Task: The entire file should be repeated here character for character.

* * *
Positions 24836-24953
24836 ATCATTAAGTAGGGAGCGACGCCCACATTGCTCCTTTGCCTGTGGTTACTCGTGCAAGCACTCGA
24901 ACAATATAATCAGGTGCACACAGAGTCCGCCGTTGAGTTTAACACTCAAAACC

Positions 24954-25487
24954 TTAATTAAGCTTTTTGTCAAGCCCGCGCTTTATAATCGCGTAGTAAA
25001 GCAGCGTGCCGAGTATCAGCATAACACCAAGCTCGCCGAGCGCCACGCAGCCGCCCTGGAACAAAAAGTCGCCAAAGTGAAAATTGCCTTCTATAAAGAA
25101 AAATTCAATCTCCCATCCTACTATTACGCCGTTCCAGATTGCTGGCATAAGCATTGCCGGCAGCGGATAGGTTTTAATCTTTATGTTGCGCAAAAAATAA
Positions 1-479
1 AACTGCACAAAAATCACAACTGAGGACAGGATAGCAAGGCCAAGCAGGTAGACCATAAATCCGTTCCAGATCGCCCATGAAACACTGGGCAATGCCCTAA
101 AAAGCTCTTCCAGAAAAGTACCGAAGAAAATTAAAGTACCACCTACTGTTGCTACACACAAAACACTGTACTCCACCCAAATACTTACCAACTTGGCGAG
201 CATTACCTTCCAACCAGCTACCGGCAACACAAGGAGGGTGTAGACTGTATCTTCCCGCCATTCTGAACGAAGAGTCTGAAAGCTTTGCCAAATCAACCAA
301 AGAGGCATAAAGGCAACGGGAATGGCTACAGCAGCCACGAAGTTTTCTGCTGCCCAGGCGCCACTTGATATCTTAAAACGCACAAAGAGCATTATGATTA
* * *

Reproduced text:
Positions 24836-24953
24836 ATCATTAAGTAGGGAGCGACGCCCACATTGCTCCTTTGCCTGTGGTTACTCGTGCAAGCACTCGA
24901 ACAATATAATCAGGTGCACACAGAGTCCGCCGTTGAGTTTAACACTCAAAACC

Positions 24954-25487
24954 TTAATTAAGCTTTTTGTCAAGCCCGCGCTTTATAATCGCGTAGTAAA
25001 GCAGCGTGCCGAGTATCAGCATAACACCAAGCTCGCCGAGCGCCACGCAGCCGCCCTGGAACAAAAAGTCGCCAAAGTGAAAATTGCCTTCTATAAAGAA
25101 AAATTCAATCTCCCATCCTACTATTACGCCGTTCCAGATTGCTGGCATAAGCATTGCCGGCAGCGGATAGGTTTTAATCTTTATGTTGCGCAAAAAATAA
Positions 1-479
1 AACTGCACAAAAATCACAACTGAGGACAGGATAGCAAGGCCAAGCAGGTAGACCATAAATCCGTTCCAGATCGCCCATGAAACACTGGGCAATGCCCTAA
101 AAAGCTCTTCCAGAAAAGTACCGAAGAAAATTAAAGTACCACCTACTGTTGCTACACACAAAACACTGTACTCCACCCAAATACTTACCAACTTGGCGAG
201 CATTACCTTCCAACCAGCTACCGGCAACACAAGGAGGGTGTAGACTGTATCTTCCCGCCATTCTGAACGAAGAGTCTGAAAGCTTTGCCAAATCAACCAA
301 AGAGGCATAAAGGCAACGGGAATGGCTACAGCAGCCACGAAGTTTTCTGCTGCCCAGGCGCCACTTGATATCTTAAAACGCACAAAGAGCATTATGATTA